Category Archives: Historic sites

Larmer Tree Gardens


Having spent a lovely sunny September weekend at the End of the Road Festival a few weeks back, I thought I’d find out more about the Larmer Tree Gardens, where the festival is held.

The gardens were created in 1880 as pleasure ground for ‘public enlightenment and entertainment’ by Lieutenant-General Augustus Henry Lane Fox. He inherited the Rushmore Estate rather unexpectedly from a relative, with the condition being that he added Pitt Rivers to his already long name. After a long and distinguished military career, Pitt Rivers had become a pioneering archaeologist, the first to develop scientific techniques of excavation and the first Inspector of Ancient Monuments, appointed in 1882.

The Rushmore Estate, part of Cranbourne Chase, surrounded Rushmore House, which was built in the early 19th century. It was extended and remodelled for Pitt Rivers by Peter Webb, and is today a school. With his keen interest in archaeology, Pitt Rivers was an ideal custodian of this landscape, which contained many important prehistoric monuments.

The Roman Temple

The Roman Temple

On inheriting Rushmore, Pitt Rivers set about creating the pleasure gardens with typical Victorian vision and extravagance. The gardens were planned as a collection of ornate buildings, majestic trees and intimate arbours. Work began in 1880, and the gardens opened to the public in 1885. One of the first buildings to be built was an octagonal temple, beside a small pool and with an inscription reading ‘Augustus Pitt Rivers/ erexit/ MDCCCLXXX’ (1880). The interior has a marble and mosaic floor.

Next six ‘quarters’ or separate buildings of Indian style were constructed. These were designed for picnics, set around areas of lawn, hedged with laurel. Four of these buildings were pavilions imported from North India for the Colonial and Indian Exhibition, held in London in 1886. They were acquired by Pitt Rivers and re-erected.

The Singing Theatre

The Singing Theatre

In 1895, Pitt Rivers had the Singing Theatre built and designed by his estate workers, based on ones he’d seen on his travels. Its backdrop is painted with The Funeral of Phocion, a 1648 painting by Nicholas Poussin and painted by the scenery department at the Welsh National Opera.

By 1899, the gardens were attracting 44,000 visitors a year. Plays and poetry recitals took place, and in the field adjoining the gardens there was a racecourse, lawn tennis courts and a golf course. In the evening the gardens were lit with thousands of lights and there was dancing in the open air. Thomas Hardy, after dancing there in 1895, said it was “quite the prettiest sight I ever saw in my life”.

Following the General’s death in 1900 the gardens closed, opening only for special occasions.  Some of the buildings collapsed and fell into disrepair. In 1991 Michael Pitt Rivers, his great grandson, set about restoring the gardens and in 1995 they were re-opened to the public. Today they are recognised as gardens of national importance and are used for various festivals and events.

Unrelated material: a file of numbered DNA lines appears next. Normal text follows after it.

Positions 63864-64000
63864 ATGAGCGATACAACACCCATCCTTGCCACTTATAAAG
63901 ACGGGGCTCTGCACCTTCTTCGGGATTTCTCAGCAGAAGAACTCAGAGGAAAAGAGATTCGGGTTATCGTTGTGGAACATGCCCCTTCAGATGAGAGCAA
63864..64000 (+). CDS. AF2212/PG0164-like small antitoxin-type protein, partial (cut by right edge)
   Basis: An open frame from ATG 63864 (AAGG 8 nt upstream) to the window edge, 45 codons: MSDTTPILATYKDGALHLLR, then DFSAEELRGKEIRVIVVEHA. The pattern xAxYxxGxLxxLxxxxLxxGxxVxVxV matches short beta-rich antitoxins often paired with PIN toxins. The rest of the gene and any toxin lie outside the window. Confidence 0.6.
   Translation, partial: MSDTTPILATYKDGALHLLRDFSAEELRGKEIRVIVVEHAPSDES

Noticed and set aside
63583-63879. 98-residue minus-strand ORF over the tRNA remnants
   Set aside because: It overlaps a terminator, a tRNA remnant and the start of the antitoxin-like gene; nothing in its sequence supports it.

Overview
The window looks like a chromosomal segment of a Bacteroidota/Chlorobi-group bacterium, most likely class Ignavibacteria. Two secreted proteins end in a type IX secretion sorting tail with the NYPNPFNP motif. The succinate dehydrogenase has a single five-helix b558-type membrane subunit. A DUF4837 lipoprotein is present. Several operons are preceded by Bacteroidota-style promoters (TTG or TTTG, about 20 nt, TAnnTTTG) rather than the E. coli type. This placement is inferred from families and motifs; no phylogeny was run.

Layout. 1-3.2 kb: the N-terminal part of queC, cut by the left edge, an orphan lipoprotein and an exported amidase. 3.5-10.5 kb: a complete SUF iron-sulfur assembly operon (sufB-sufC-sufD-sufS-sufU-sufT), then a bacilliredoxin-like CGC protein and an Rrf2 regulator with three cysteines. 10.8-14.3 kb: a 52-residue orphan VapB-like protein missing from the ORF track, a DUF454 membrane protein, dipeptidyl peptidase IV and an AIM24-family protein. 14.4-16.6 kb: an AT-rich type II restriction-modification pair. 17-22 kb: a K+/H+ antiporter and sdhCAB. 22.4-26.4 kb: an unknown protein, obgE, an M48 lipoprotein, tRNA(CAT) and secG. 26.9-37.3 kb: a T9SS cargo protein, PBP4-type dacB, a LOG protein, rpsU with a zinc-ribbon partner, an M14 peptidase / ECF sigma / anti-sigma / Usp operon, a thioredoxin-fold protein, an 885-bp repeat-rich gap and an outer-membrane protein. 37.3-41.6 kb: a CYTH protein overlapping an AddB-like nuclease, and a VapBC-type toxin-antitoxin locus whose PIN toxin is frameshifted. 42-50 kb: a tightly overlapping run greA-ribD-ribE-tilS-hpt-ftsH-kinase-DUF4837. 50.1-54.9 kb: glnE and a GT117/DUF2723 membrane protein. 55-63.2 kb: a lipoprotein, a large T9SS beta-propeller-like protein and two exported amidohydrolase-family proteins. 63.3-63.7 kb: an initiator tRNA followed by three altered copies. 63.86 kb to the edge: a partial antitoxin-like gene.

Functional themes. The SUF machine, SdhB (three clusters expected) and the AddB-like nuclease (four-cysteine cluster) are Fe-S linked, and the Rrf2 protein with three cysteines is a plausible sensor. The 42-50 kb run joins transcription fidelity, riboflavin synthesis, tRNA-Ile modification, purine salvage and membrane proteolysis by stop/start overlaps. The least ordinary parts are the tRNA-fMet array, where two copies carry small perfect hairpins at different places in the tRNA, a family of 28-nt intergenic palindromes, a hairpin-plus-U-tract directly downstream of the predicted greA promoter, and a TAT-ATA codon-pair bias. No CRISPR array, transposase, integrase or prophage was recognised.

And what of the name? What was ‘The Larmer Tree’? Apparently it was an ancient tree, which stood as early as the 10th century and which represented an ancient boundary between Dorset and Wiltshire. Tradition holds that King John hunted in this area and met with his huntsmen under the branches of the Larmer Tree.


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The Gardens of Old Gorhambury

The porch leading into the great hall

The porch leading into the great hall

The ruins of Old Gorhambury, Hertfordshire are intriguing and rather hidden in the countryside near St. Alban’s. The house was once at the centre of Elizabethan society – it was home to the famous and influential Bacon family.

The large windows of the great hall

The large windows of the great hall

Built by Sir Nicholas Bacon between 1563 and 1568, the house was his country retreat from London. Sir Nicholas was Lord Keeper of the Privy Seal and one of Queen Elizabeth’s most important officials. The house was arranged around a courtyard, in typical Elizabethan fashion. Today, only the elaborate classical porch, part of the great hall, a small section of the chapel and the foundations of a bell tower remain.

In addition to a luxurious house Sir Nicholas laid out and planted extensive gardens. Unfortunately nothing is left of these today but they are known from a surviving estate map and later descriptions.

In front of the house was a large enclosure, where visitors in their carriages would have disembarked and been greeted by their host. Queen Elizabeth visited the house at least four times – a costly but honorable visit for her subject. The enclosure was turfed, with a gravel drive and with bended trees lining walks around three of the sides. From here, two stone gateways led through the wall and into the house. Immediately surrounding the house were intricate walks, trees, arbours and flower gardens. At the rear was an orchard with a banqueting house and from here a gateway led to the Oakwood, a mature woodland. Beyond this was the ‘desert’, a wilderness with shrubs, fruit trees and windy paths. At each corner of the ‘desert’ was a mount with a summerhouse.